And I want it to stay beautiful for future generations. These strikes are the start of our generations move to a cleaner more sustainable future.

We have the ability to educate our generation about the impacts of climate change. We have the ability to show higher levels of power that we do care, and we value our environment. We have the chance to get together to make a positive impact.

Q Why is kaitiakitanga important to you?

Growing up in such a beautiful country I’ve learned that I am always appreciative of my natural surroundings. I see great value in looking after what we currently have. No matter where you are in the world you have a given responsibility to keep the environment clean. I can’t emphasize how important kaitiakitanga should be for these living generations. We are currently walking blind eye into a future that doesn’t hold the environmental capability of looking after us. We need to reverse that conception of the future, and know that we do care, and we will demonstrate everything in our power to be the change we want to see.

Q What advidce could you give to other students trying to make a positive impact?

My advice would have to be the change you want to see. I don’t see a positive future if people are still relying on others to make the difference. You really have to gain consciousness for your surroundings and seek to learn the impacts of your current actions.

We have the ability to make this change, so go out and do it!

University and Tertiary Sport NZ – Liam’s Bio

Liam Hurst is a Massey University Bachelor of Sport and Exercise graduate. Much of Liam’s volunteering activity stems from his passion for sport and conservation. At high school, Liam began helping the Kiwi Conservation Club, planning trips and activities for children and family groups in the outdoors. Sporting-wise his management and organisation skills have been used in jobs as varied as marshalling and traffic control to timekeeping, social media planning, volunteer recruitment and coaching. Much of his work has been for high schools competing in national secondary schools tournaments and his university. His involvement has benefitted road cycling, adventure racing, volleyball and football to name a few sports.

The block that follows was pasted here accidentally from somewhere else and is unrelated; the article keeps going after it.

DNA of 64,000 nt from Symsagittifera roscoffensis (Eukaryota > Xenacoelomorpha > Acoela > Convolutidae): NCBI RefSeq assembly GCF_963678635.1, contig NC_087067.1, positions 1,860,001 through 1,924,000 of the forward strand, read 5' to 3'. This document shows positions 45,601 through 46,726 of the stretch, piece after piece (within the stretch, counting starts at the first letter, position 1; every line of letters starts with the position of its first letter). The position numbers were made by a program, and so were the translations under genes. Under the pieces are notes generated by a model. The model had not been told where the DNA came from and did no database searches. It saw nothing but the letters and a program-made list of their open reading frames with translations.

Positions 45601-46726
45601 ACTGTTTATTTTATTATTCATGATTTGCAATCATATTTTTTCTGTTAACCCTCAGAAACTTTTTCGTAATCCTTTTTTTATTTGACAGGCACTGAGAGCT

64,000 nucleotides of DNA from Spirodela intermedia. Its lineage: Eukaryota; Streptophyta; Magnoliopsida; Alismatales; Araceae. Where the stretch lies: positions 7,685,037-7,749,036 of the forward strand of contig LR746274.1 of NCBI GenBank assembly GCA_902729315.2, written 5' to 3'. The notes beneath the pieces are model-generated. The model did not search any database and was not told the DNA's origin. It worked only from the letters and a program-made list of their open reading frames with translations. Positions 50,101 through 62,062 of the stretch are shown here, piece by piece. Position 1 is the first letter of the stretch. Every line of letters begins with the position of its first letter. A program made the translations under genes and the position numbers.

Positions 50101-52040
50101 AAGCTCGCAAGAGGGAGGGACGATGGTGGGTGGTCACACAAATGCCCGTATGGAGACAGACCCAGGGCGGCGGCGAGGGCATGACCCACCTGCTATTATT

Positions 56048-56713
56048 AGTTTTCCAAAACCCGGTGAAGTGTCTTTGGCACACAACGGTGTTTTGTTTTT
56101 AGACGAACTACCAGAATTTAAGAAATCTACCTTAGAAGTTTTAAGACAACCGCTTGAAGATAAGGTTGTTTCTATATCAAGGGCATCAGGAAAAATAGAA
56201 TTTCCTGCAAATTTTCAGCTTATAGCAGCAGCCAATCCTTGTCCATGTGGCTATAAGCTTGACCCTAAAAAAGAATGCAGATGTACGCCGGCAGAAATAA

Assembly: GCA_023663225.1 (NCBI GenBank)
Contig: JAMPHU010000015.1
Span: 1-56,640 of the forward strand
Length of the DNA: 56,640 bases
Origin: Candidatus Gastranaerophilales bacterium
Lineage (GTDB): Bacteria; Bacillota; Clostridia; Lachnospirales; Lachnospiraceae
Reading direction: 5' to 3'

As a high school student what made you put your hand up to get involved in conservation causes?

My family had a large influence on my participation in conservation. When I was young I spent a lot of time in the outdoors and regularly went tramping and camping which helped to develop my passion for the environment and conservation.

What is your favourite volunteer activity and why?

I love volunteering at sport events. Especially helping out at secondary school competitions, in particular, adventure racing. I get a buzz out of being able to coach and guide people to be able to map read, abseil, kayak, mountain bike or anything else that they need.

What’s your favourite organisation that you have volunteered for and why?

Cycling New Zealand. As a part of my university degree, I had a placement helping organise the 50th anniversary of the NZ Schools Road Cycling Champs. I had a major role in the competition and was able to really immerse myself in the management of the event. I learnt a lot about the practical delivery of my event which directly related to my degree.

So, why give up so much of your free time to enable sporting events for others? What’s in it for you?

The satisfaction of knowing you helped out at an event or competition is what really drives me. I enjoy being able to help people accomplish their goals and if that makes them happy, then I’m happy!

When it’s wet or cold or you face event issues or team crises, do you wish you had said no to helping? What fuels you?

It’s very rare for everything to go to plan, so when things go wrong you just have to take a deep breath and remind yourself that bad things don’t last forever. I never really feel like I should’ve said no but that’s not to say I haven’t had my fair share of difficult situations. Looking back on them I realise that they were great learning points and have enabled me to develop myself to be a better, more experienced person.

Can you recall and describe a moment where you thought ‘this is all totally worth it’?

Guiding junior teams in adventure races is extremely rewarding. Not only because they are able to accomplish something amazing by completing a race, but also because of the landscape, views and memories that you get to experience during a race. There was one race where we made it up onto the top of a mountain range and the view was incredible. It’s times like these that remind you why you do it.

If you were to pitch the skills you’ve learned through volunteering to a potential employer what would you say?

I have learned a lot through volunteering. Communication skills, time management, sponsorship proposals, safety planning, people management, teamwork, leadership. The list goes on! 

This is a chance to communicate with people around NZ who perhaps haven’t volunteered before – what is your takeaway message for them?

Honestly, just do it. Find a sport or event that interests you, maybe grab a few friends and sign up! You won’t regret helping other people and you never know what you’ll get out of it. You’ll meet new people, learn new skills, and it looks great on your CV!